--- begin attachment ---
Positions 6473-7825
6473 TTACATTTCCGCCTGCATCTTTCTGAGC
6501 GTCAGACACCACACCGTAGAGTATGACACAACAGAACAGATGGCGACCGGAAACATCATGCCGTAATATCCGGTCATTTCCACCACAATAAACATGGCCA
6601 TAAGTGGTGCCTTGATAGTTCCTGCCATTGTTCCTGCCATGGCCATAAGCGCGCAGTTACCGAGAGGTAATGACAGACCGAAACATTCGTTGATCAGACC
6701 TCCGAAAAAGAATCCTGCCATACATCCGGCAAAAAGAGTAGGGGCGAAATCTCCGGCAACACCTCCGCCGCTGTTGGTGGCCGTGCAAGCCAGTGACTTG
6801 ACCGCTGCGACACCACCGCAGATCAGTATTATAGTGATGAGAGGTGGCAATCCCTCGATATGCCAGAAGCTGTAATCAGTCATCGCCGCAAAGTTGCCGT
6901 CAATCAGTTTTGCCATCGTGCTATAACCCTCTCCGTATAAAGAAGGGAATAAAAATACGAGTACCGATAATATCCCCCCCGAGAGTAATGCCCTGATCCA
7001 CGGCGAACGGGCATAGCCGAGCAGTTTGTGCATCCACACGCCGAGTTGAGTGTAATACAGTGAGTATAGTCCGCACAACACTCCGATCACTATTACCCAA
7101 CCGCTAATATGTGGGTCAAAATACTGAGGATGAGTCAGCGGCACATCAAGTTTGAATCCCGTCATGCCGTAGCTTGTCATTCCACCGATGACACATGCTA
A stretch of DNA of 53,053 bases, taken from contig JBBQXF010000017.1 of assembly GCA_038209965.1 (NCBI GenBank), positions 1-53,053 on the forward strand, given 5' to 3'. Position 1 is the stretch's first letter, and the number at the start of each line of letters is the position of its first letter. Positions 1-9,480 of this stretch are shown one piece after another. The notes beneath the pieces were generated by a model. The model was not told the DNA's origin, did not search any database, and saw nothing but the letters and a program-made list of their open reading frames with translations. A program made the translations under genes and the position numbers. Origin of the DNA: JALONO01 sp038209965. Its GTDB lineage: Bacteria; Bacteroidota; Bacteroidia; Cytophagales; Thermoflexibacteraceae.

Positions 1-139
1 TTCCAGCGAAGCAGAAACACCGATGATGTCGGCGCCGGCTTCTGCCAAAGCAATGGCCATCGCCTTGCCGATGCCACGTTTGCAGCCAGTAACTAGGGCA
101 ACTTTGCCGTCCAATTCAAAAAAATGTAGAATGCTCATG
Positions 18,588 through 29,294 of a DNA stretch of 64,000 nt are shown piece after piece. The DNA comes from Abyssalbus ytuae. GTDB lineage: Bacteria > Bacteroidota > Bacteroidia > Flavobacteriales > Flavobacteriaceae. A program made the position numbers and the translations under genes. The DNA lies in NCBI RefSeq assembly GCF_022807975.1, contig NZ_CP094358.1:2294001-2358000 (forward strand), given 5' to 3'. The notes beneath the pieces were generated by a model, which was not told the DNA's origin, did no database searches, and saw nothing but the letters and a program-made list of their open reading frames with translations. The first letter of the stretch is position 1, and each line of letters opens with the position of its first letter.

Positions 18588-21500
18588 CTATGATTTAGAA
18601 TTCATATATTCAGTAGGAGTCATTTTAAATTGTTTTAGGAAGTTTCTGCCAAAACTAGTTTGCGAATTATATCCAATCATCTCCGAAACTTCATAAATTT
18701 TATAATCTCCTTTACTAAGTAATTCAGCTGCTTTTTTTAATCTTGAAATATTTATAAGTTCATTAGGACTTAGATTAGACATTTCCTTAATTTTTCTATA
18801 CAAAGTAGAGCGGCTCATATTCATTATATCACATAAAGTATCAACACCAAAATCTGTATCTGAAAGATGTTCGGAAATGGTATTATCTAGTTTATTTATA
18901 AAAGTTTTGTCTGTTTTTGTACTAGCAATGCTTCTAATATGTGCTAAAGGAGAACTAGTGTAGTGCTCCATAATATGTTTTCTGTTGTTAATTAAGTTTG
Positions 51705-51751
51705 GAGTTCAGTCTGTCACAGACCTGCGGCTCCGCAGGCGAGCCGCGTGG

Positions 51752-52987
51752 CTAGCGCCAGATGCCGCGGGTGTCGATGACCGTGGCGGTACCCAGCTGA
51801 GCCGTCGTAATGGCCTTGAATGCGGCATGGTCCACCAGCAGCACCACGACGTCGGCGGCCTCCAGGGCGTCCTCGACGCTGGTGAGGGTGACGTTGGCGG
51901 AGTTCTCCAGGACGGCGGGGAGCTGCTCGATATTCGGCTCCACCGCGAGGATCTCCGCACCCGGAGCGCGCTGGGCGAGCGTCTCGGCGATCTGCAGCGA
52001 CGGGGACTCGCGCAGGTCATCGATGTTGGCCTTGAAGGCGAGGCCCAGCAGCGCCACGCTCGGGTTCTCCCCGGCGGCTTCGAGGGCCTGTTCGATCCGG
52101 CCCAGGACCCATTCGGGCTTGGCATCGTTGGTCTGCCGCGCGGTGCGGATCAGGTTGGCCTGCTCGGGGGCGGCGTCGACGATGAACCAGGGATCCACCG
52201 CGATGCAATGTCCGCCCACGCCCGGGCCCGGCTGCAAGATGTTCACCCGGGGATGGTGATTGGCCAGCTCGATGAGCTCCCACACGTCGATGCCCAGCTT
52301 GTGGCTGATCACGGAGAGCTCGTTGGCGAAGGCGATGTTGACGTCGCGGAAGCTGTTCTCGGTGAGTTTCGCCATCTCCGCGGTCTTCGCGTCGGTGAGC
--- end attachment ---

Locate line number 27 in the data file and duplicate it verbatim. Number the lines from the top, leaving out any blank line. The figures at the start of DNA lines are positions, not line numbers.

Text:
52001 CGGGGACTCGCGCAGGTCATCGATGTTGGCCTTGAAGGCGAGGCCCAGCAGCGCCACGCTCGGGTTCTCCCCGGCGGCTTCGAGGGCCTGTTCGATCCGG